Spring is a powerful Java application framework, used in a wide range of Java applications. It provides enterprise services to Plain Old Java Objects (POJOs). Spring uses dependency injection to achieve simplification and increase testability. Spring beans, dependencies, and the services needed by beans are specified in configuration files, which are typically in an XML format. The XML configuration files, however, are verbose and unwieldy. They can become hard to read and manage when you are working on a large project where many Spring beans are defined.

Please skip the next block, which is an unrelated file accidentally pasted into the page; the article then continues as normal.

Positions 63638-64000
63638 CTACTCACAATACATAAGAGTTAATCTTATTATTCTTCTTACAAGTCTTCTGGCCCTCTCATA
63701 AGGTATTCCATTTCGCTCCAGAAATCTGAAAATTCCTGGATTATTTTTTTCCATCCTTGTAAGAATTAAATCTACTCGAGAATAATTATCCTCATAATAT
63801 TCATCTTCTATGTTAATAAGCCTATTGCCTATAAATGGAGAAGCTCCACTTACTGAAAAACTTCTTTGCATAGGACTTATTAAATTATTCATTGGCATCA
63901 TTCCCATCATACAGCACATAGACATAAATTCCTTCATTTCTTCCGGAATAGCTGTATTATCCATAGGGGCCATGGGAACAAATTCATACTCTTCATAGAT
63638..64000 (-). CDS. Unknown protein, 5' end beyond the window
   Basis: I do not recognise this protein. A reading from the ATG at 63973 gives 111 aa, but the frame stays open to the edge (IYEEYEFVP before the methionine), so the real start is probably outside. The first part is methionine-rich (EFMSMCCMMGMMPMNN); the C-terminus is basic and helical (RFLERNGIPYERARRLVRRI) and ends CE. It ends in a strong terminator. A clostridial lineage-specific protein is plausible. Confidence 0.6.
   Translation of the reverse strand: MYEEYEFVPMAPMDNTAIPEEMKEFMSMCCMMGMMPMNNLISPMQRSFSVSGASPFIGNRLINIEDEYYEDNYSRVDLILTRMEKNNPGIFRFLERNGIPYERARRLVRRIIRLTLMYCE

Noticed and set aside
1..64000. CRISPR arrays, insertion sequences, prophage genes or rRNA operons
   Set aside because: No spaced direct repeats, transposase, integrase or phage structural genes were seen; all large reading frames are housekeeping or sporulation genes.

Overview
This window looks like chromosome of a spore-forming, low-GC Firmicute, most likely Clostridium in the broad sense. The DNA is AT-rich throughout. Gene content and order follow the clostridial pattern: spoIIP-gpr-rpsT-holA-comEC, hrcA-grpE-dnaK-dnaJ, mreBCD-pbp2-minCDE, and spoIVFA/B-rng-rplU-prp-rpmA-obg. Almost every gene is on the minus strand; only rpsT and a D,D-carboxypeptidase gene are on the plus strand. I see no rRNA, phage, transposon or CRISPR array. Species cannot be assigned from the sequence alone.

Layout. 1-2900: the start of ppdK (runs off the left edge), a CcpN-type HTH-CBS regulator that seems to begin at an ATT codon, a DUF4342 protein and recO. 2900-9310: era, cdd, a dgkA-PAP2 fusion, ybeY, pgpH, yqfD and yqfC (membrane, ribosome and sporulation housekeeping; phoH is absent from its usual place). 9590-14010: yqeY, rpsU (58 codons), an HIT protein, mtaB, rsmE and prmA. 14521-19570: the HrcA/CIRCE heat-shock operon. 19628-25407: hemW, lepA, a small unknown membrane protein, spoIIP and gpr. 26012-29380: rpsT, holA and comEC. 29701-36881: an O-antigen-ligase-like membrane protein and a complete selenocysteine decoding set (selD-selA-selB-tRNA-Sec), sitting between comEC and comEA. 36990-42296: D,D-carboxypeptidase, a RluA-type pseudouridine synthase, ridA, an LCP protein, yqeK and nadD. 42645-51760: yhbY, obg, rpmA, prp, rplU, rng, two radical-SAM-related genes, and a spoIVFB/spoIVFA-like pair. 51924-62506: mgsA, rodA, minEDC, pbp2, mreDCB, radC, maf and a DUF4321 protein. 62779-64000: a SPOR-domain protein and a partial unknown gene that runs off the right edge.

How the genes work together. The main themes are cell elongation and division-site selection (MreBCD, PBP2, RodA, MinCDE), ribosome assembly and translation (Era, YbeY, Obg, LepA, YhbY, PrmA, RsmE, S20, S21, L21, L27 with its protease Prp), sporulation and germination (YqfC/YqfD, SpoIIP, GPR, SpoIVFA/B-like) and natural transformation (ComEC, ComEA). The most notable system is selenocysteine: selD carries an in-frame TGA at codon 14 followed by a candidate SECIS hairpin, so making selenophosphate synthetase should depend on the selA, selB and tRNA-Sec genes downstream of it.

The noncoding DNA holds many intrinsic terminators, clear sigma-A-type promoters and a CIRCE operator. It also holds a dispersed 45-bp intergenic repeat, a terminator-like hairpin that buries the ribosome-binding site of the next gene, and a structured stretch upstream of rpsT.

In this article, I will show you 12 best practices for Spring XML configurations. Some of them are more necessary practices than best practices. Note that other factors, such as domain model design, can impact the XML configuration, but this article focuses on the XML configuration's readability and manageability.